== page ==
Today's poem is "Idolum Naturae Magnum: A Meditation"
from Biogeography

Tupelo Press

Sandra Meek is a native of El Paso, TX. She was raised in Ft Collins, CO, and received her BA and MFA from Colorado State University, and her PhD from the University of Denver. For two years she served as a Peace Corps volunteer in Botswana. In 2003, she received the Peace Corps Writers Award in Poetry for her first book Nomadic Foundations. Her second book Burn appeared in 2005. Widely published in literary journals, Sandra Meek is currently an associate professor at Berry College in Mt. Berry, GA.

Other poems by Sandra Meek in Verse Daily:
November 10, 2007:   "Columba livia" " The year we understood city by feral, honeysuckle..."
July 16, 2005:   "Tillandsia Usneoides" "You could walk under it your whole life..."
August 16, 2002:  "Foundations for Fire" "In this photo, I send you light..."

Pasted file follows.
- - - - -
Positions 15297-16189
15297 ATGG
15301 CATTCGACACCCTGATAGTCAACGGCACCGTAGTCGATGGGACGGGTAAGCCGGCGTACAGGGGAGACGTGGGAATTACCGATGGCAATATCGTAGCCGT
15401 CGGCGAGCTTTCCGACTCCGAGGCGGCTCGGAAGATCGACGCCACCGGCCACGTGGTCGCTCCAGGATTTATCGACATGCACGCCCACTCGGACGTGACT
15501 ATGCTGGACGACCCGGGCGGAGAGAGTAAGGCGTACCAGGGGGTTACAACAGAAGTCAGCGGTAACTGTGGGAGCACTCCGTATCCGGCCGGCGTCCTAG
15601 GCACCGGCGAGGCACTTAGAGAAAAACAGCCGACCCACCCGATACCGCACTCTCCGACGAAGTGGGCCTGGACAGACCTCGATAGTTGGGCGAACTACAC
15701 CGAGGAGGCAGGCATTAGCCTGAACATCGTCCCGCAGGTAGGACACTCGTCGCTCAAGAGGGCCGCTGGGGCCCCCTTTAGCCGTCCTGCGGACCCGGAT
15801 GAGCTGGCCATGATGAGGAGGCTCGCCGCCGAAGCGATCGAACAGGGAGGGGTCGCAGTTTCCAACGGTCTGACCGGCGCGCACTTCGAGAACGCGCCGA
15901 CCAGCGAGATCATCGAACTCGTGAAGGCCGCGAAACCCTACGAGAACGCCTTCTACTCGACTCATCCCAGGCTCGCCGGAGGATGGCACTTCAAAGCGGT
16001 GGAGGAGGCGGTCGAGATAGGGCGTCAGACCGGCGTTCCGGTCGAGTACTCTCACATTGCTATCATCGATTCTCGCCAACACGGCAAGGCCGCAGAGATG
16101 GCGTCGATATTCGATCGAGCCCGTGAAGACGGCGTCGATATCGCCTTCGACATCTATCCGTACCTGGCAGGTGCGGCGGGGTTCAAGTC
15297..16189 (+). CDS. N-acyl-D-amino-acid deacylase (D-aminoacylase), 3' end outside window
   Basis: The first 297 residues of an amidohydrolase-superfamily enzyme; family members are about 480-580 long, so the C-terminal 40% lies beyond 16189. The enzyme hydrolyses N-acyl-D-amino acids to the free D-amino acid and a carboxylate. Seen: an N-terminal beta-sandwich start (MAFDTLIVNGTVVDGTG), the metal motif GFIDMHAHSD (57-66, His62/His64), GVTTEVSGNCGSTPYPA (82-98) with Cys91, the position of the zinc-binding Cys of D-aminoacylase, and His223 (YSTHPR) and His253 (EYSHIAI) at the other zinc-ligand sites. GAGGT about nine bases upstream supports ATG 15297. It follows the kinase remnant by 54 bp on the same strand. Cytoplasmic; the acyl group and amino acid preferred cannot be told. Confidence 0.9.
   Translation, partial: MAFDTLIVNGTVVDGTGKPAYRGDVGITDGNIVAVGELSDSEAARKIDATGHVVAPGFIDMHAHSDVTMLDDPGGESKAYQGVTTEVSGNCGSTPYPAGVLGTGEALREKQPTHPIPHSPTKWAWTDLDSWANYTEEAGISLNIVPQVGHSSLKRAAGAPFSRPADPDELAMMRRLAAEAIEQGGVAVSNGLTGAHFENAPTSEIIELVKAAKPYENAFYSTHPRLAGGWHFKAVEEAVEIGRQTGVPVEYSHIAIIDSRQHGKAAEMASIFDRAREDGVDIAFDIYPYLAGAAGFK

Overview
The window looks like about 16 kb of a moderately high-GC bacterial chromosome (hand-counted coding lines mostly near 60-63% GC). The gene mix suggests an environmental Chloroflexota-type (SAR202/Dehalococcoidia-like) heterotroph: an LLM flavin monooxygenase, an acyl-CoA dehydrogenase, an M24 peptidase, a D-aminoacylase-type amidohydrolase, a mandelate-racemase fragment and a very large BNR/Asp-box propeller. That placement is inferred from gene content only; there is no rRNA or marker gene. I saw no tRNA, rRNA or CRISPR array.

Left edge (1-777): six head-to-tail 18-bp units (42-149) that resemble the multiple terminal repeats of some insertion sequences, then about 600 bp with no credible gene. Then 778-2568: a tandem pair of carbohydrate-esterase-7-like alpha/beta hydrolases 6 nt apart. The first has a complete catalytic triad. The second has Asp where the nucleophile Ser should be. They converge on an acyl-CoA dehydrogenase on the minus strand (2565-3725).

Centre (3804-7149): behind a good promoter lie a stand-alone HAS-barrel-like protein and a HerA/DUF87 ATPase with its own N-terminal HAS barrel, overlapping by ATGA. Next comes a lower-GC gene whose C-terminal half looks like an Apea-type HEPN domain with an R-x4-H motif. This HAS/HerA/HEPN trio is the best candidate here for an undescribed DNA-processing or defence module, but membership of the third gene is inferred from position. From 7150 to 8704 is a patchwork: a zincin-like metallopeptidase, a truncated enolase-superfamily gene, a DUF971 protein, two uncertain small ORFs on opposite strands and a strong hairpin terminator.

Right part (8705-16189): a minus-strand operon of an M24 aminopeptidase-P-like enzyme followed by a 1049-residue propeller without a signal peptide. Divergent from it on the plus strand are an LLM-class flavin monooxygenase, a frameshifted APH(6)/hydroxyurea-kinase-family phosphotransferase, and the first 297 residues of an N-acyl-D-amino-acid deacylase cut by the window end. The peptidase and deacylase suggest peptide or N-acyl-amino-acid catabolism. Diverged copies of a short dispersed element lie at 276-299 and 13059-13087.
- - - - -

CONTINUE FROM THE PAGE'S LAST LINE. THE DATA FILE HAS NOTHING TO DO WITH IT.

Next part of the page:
Books by Sandra Meek:

Other poems on the web by Sandra Meek:
Three poems
"Balancing Acts"
Three poems

About Biogeography:

"By the map of a turtle’s neck, the staircase of a voice, the music of a small dog’s nails, Sandra Meek reads the world anew, reminding us of its endlessly dynamic and divine substance. The immersion of self, the selfhood of all living things, into the history of landscape is the creative act that Meek performs here, an act often accompanied by the hard cold fact of human atrocity. “Listen: do you hear the teeth/approaching, do you trust the light, how it eats equally into/shadow and green? Have you noticed? The body without air goes blue/letting in the sky.” (“Courantijn River”) That these poems assume metaphor rather than fret to develop it gives them a deeply evolved quality—Meek achieves in two lines what a poem of old might need thirty for, and she does so with an effortlessness that smacks of magic."
—Larissa Szporluk

"Biogeography speaks to the transience of things we hope will always be with us, including ourselves. Meek touches the awful disappearance of life and its vital howling against absence. This is a remarkably tender and beautifully wise book, without blame, without sentimentalism."
—Afaa Michael Weaver

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